Being responsive

Visit BloodLines Creative on whatever device you have and hopefully you'll enjoy the experience.

Visit BloodLines Creative on whatever device you have and hopefully you’ll enjoy the experience.

Yes, it took a while.

But BloodLinesCreative.com is finally a responsive website.

So whether you visit on an iPad, your phone, a tablet or on a mac or pc, the site now adapts to the confines of the device.

Yes, it should have been done some time ago. And yes, the site could use a refresh of new work that’s been done over the past year or so. That will come. In fact, the site still isn’t 100% fully functional – my broadcast reel still doesn’t play on mobile devices – but that should be addressed in the next week or so.

I have fallen victim to what so many other advertising and marketing communications companies deal with all the time – it’s tough to manage your own marketing when you’re busy helping with the needs of the clients you serve.

It’s been a busy start to the year. But in order to keep that momentum going, I need to ratchet up my own marketing efforts – and before I began that endeavor, I needed to get the website fully functional no matter how it was viewed.

So I guess I need to wait a few more days until we get the broadcast section remedied for mobile viewing.

In the meantime, feel free to visit the rest of the website – http://bloodlinescreative.com

I welcome any feedback!

BloodLines Creative provides advertising and marketing communications support to a variety of consumer, B2B, non-profit and government-related clients. No project is too big, no budget is too small. If you’re looking for big idea thinking, you’ve come to the right place.

 

All in a day’s work – augmented reality, vehicle signage and video script writing

I don’t often post about the work I’ve been doing for BloodLines Creative – which is probably bad for business. Yet I’ve been so busy doing things, including continuing to paint in the evening hours, that I just haven’t found the time – or the energy to tout some of the recent projects I’ve been involved in.

That’s okay because business continues to roll along – never at the volume that I would prefer which would be 40+ billable hours a week – but at the end of each workday, I often wonder where did the time go.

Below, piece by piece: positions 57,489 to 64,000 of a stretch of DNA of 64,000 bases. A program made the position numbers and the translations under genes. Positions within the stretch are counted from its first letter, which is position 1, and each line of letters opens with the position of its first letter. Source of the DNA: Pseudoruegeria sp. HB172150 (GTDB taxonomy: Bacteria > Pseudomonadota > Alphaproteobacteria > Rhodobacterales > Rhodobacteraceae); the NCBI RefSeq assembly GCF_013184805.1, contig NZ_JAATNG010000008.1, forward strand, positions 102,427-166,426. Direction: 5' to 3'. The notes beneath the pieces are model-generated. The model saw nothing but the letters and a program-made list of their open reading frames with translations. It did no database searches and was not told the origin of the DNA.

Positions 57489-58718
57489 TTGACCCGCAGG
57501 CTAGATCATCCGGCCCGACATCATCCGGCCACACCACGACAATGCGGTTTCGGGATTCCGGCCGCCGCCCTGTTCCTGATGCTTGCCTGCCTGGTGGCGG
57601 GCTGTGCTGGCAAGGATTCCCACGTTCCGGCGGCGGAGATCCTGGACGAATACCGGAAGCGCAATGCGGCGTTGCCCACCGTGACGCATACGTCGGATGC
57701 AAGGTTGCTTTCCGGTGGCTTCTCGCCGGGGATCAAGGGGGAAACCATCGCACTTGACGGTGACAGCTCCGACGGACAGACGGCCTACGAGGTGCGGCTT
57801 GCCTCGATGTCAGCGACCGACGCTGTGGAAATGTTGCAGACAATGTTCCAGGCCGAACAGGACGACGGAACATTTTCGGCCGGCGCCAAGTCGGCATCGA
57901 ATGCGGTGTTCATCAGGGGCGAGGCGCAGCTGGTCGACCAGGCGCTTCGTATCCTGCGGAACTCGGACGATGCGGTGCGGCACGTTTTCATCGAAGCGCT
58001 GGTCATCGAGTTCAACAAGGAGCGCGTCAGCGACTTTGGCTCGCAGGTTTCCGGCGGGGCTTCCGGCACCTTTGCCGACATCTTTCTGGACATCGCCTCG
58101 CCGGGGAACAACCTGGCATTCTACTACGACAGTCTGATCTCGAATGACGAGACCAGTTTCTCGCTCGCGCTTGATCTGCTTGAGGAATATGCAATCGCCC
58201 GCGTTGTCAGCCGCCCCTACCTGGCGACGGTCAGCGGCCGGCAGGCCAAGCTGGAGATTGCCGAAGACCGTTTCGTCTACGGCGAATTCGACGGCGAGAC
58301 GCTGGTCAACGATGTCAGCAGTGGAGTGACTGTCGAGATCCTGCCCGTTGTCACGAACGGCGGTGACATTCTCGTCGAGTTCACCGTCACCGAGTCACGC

These past few weeks I’ve been working on a new business pitch and part of our proposal involved using augmented reality. In case you’re wondering, Augmented reality (AR) is a live, direct or indirect, view of a physical, real-world environment whose elements are augmented by computer-generated sensory input such as sound, video, graphics or GPS data.

In case you’d like to see it in action, here’s a little demo you can view – https://www.youtube.com/watch?v=SaO5tXzj58U

I won’t go into the actual applications that we were proposing but suffice it to say, it has the potential to be pretty cool – if we actually get the business.

I’ve also been involved in creating new vehicle graphics for an electrical contractor we’ve been working with via The Epstein Group. Recently, we got the opportunity to see some of the new graphics put into place on a variety of vehicles in their fleet – vans, bucket trucks, pickups and even a trailer where we wrapped the entire vehicle in graphics.

What’s really exciting is this is part of a comprehensive re-branding effort that will include a new website, print and collateral materials along with new videos.

Speaking of new videos, I’ve written a number of them recently. One for a construction company, another for a new product launch along with a series of internal award videos recognizing the collective efforts of groups or individuals.

No, I’m not naming names or showing the work as some of the projects are confidential in nature or haven’t been approved for public release.